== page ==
Editor’s note: What does the opening of a McDonald’s in Beijing have to rising food prices in the US, or food riots in other parts of the developing world? Plenty, according to Jen Humphrey, a student in Professor Simran Sethi’s Media and the Environment course at the University of Kansas. This post was originally published to the course blog on Tuesday, March 11, 2008.
Anyone else find this photo creepy?
Something about the sunglasses, I guess. Or the export of American culture.
The photo depicts clowns who were on hand to celebrate the opening of a McDonald’s in Beijing, and it was part of a New York Times article about the company’s record profits in February. McDonald’s profits jumped 11.7 percent internationally, fueled in part by Leap Year sales but also the weak U.S. dollar. You can get more Mac for your Yuan these days.
I’d like to use that story to play the Six Degrees of Separation game. But instead of people, in this instance, I’d like to look at the short distance between food news. We know McDonald’s is doing well – that’s one data point. Let’s put another marker by the story that University of Washington researchers determined that calorie for calorie, junk food is way cheaper than good-for-you food. According to the researchers, who compared foods in major grocery stores in the Seattle area, you pay $1.76 per 1,000 calories for sugary, fatty foods that have the most calories, but you pay $18.16 per 1,000 calories for the lowest-calorie foods (which are most often better for you, such as fruits and vegetables).
Now, here’s our third degree: increasing food costs overall. We’ve endured a 4.2 increase for meats, fish, veggies, fruit, dairy and eggs in 2007, and there’s a predicted jump of 3.5 to 4.5 percent in food costs for this year. May not sound like much to you as an individual, but when you add in higher fuel costs for gasoline and heating your home, you’re bound to notice it.
And finally, there isn’t enough grain to go around. We’re looking at a worldwide grain shortage brought about in part by more people on the planet, corn-hungry biofuels such as ethanol, and fewer acres to grow food successfully. Or, you can think of it the way Daniel W. Basse of the AgResource put it in this comprehensive look at grain shortages: “Everyone wants to eat like an American on this globe,” Basse said. “But if they do, we’re going to need another two or three globes to grow it all.”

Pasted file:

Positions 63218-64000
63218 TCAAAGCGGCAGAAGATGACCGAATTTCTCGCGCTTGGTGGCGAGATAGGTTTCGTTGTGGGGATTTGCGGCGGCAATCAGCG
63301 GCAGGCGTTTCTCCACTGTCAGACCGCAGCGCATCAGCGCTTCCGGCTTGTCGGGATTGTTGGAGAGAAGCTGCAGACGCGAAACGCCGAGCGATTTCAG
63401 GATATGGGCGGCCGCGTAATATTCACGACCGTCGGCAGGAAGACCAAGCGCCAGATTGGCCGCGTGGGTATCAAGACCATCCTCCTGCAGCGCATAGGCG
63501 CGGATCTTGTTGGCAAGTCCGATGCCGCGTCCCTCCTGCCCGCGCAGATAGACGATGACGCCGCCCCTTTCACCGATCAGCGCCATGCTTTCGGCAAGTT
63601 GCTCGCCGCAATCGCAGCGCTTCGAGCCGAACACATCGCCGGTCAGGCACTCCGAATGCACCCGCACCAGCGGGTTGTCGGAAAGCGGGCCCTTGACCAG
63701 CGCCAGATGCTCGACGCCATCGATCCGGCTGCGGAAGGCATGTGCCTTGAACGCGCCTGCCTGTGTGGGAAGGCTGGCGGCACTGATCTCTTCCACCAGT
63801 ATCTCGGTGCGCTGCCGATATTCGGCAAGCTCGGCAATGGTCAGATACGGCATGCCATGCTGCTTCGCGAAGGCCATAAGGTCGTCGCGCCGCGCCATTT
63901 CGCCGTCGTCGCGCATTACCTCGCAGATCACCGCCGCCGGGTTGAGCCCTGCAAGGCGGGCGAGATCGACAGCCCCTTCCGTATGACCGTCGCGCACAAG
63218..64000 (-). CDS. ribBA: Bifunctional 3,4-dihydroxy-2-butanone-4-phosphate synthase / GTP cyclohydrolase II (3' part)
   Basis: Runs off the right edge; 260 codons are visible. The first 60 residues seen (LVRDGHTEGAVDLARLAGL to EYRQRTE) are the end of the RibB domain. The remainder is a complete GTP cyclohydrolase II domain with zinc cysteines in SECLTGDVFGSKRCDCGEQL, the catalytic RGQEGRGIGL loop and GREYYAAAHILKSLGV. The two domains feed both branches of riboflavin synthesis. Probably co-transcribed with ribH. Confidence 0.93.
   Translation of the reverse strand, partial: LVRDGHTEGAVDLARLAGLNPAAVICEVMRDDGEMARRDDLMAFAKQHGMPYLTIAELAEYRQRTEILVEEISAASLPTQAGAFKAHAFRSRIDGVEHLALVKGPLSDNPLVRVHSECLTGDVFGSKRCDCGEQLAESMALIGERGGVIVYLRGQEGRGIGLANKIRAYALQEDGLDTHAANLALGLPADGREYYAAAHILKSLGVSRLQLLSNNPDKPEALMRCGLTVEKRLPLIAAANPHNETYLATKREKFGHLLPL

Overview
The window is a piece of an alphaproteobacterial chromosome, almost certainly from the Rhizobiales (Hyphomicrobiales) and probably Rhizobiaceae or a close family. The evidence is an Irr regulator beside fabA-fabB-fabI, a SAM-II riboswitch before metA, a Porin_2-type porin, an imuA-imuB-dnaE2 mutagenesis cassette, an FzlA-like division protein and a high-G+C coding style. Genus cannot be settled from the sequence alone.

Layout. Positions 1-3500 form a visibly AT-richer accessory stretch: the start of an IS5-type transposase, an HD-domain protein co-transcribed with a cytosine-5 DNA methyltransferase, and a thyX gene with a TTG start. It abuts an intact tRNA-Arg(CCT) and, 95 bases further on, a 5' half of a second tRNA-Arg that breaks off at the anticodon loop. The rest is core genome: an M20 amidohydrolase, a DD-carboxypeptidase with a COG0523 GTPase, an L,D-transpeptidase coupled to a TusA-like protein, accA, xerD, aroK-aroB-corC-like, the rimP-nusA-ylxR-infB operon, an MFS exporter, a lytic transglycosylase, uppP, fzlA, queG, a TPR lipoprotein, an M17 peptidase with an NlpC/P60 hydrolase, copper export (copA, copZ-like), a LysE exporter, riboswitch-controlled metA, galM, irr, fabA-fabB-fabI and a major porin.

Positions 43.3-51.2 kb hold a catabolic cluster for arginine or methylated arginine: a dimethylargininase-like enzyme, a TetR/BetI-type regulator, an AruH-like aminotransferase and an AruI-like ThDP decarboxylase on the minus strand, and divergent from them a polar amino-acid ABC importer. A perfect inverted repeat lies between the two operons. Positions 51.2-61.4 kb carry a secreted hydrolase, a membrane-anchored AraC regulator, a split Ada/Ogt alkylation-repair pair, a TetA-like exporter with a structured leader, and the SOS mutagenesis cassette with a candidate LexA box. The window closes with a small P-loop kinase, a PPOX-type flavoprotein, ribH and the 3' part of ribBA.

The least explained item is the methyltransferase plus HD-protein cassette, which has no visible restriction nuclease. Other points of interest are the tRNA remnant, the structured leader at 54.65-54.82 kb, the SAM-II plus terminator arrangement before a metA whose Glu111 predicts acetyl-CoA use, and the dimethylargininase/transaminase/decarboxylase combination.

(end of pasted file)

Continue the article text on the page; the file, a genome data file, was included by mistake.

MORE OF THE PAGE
When I look at the big, big picture, taking all this news and more into account, I’m scared by what I see coming together. A faltering U.S. economy. More people are cash-strapped and rely on unhealthy, calorie-dense foods. Those unhealthy foods gobble up lots of resources (transportation, grain for animal meats, land and plastics for packaging, among them). Global warming may restrict those resources even further. At the same time, prices for all foods are going up, driven in part by scarcity of supply. Already, some nations have to safeguard grain supplies that are distributed to keep people from rioting.
There’s no easy way to answer such a complex economic web of problems. But I think that if anything would bring about change to the American, Western diet that the world seems to embrace more and more often, it’s going to be the force wielded by economics. If there isn’t enough money to buy meat, or bread or milk, at some point we will be forced to go without it. I wonder how that will affect that jump in profit at McDonalds?*
*And I’m not picking on McD’s as the evil empire, but they are a mom and apple pie export of American living, as well as an enormous corporate success. About 47 million people each day eat at the 31,000 McDonald’s locations worldwide. That’s roughly the entire populations of Greece, Australia and the Netherlands combined.
Image credit: Agence France-Presse — Getty Images